Race goals easier, not betterHere’s a quick history quiz for you. Which nationally prominent leader said this?
By: Clarence Page, The Dickinson Press
Here’s a quick history quiz for you. Which nationally prominent leader said this?
“Edicts of nondiscrimination are not enough. Justice demands that every citizen consciously adopts a personal commitment to affirmative action, which will make equal opportunity a reality.”
Was it the Rev. Jesse Jackson? The Rev. Al Sharpton? Sister Souljah?
No, it was then-Gov. Ronald Reagan of California in his 1971 executive order. He sounded more liberal, at least on this issue, than the racial quota-fighter who became president nine years later.
Times have changed, but on race not all that much, as far as Julian Bond is concerned. The civil rights era hero, now chairman of the NAACP, whipped out that old quote like an ace up his sleeve during a debate at the Library of Congress last week to argue that what was good for Gov. Reagan two generations ago is good enough for America now.
I’m not as certain of that as he is. Sitting in the audience at the debate, I was struck by how much America’s persistent problems with race have changed, while so many of our leading affirmative action proponents have not.
Yet I was also struck by how replacing race-based affirmative action with the class-based kind is easier to say than to do, especially at elite colleges and universities.
That’s one reason why Bond opposed the evening’s proposition: “Should affirmative action be based on wealth and class rather than race and ethnicity?”
President Barack Obama thinks it should, he has said in writing and out loud. “We have to think about affirmative action,” he said at last summer’s convention of black, Hispanic, Asian and Native American journalists in Chicago, “and craft it in such a way where some of our children who are advantaged aren’t getting more favorable treatment than a poor white kid who has struggled more.” It is safe to say that, in the fashion of President Richard Nixon opening doors to China, Obama’s position later helped him with white voters and didn’t hurt him very much with blacks.
Defending Obama’s position in the debate was sociology Professor Dalton Conley of New York University, an expert on wage and wealth gaps. Past discrimination in jobs and lending has left such a wide wealth gap between the races, he argued, that diversity-minded colleges would end up with a healthier mix by race, ethnicity and class if they focused on household wealth as Obama suggests, instead of race.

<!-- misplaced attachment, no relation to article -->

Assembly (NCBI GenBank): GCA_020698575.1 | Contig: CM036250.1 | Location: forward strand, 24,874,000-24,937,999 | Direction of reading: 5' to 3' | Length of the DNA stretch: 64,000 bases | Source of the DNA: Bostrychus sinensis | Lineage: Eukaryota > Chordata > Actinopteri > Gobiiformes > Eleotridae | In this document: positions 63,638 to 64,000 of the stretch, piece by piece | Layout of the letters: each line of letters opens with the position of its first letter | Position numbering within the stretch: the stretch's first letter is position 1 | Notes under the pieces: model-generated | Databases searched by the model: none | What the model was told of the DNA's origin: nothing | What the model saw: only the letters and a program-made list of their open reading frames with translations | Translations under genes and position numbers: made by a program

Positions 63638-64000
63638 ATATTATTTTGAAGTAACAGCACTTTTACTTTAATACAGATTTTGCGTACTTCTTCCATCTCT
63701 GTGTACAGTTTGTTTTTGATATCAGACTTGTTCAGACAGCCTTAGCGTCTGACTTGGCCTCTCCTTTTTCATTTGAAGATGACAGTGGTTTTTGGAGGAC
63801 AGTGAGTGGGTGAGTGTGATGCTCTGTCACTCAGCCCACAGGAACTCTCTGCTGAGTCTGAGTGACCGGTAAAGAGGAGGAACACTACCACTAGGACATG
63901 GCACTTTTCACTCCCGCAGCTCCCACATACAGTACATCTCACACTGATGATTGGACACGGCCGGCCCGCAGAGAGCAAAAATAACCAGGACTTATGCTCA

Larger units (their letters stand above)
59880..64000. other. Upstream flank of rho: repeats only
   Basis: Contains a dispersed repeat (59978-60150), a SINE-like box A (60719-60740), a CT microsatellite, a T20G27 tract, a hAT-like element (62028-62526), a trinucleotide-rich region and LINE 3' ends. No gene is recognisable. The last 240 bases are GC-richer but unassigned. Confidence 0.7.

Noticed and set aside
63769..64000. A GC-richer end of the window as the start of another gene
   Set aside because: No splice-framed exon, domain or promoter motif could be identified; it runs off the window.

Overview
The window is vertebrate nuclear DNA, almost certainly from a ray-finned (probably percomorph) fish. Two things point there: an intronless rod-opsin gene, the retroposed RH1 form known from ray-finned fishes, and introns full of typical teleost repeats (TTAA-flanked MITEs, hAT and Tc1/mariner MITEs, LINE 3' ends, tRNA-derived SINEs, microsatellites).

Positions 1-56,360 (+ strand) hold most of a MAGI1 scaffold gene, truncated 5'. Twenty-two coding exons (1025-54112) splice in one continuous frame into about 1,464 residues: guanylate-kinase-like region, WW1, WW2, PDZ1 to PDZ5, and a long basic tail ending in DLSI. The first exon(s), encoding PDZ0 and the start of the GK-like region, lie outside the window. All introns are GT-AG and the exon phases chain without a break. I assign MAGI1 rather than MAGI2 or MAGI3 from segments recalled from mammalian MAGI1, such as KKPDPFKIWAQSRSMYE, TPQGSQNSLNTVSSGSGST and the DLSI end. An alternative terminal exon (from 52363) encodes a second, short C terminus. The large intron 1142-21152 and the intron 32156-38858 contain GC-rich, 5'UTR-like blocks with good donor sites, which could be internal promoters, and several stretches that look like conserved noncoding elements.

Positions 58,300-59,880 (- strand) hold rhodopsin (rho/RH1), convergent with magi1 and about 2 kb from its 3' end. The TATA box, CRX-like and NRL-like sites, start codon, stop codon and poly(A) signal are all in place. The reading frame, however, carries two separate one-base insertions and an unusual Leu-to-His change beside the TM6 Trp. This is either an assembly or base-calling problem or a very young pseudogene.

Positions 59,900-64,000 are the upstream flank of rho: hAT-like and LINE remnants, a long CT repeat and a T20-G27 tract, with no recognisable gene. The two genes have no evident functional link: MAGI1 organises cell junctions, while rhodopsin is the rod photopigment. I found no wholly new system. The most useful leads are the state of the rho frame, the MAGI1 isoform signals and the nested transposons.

Bond’s teammate Lee Bollinger, president of Columbia University, disagreed. Bollinger was president of the University of Michigan when during the 2003 Supreme Court cases that upheld and clarified affirmative action at that school. Then and now, he said, “we want both racial diversity and ethnic diversity” plus “diversity based upon income and class.” And the most effective way to do that, he said, is to take race into account, as well as class.
Otherwise, “and this has been studied by many people,” he said, “if you use only income you will increase the proportion of white students and decrease the proportion of African-American and Hispanic students.”
You can see or read the hour-long debate at the Web site of its sponsor, the Miller Center of Public Affairs at the University of Virginia, http://millercenter.org.
Yet that’s also why the debate’s other participant, John McWhorter, a best-selling author and Manhattan Institute senior fellow, was right to point out a more important hidden danger: When diversity policies lower achievement bars, they can hurt as much as they help.
When he taught at the University of California at Berkley, he recalled, it was only after the affirmative action ban “that efforts were actually made to teach black and Latino students throughout the state to actually qualify for what the admission procedures were.” It hadn’t happened before that, McWhorter said, and it wasn’t going to happen as long as state universities could rely on racial “preferences,” a word that proponents hate despite its accuracy.
With that, he exposed an eternal truth: If we did the tough job of providing quality educational opportunity to every American kid from preschool on, we would not need special programs to build diverse student bodies. They’d be diverse already.
Even so, I do agree with Bond and Bollinger that too much is made of the argument that affirmative action admissions leave a stigma on black and Hispanic students. People get into selective colleges for all sorts of reasons — including legacy preferences, athletic scholarships and geographic diversity — without feeling stigmatized. In the end, it’s not how you got into college that counts; it’s how you leave.
— Page writes for Tribune Media Services.